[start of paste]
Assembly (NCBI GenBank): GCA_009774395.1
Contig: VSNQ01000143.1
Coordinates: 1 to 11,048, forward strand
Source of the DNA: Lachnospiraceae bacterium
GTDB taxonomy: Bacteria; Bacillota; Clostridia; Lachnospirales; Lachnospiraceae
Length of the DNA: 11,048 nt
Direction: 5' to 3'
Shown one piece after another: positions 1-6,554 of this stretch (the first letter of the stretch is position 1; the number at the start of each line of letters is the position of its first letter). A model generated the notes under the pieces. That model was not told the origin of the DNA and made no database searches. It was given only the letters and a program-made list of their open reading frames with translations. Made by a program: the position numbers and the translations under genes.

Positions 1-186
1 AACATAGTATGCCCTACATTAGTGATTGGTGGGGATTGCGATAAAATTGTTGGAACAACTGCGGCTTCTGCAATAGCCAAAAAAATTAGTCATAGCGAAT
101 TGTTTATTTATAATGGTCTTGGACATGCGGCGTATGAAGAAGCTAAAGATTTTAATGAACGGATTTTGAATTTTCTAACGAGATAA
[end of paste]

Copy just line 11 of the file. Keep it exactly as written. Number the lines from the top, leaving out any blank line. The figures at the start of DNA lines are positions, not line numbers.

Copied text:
101 TGTTTATTTATAATGGTCTTGGACATGCGGCGTATGAAGAAGCTAAAGATTTTAATGAACGGATTTTGAATTTTCTAACGAGATAA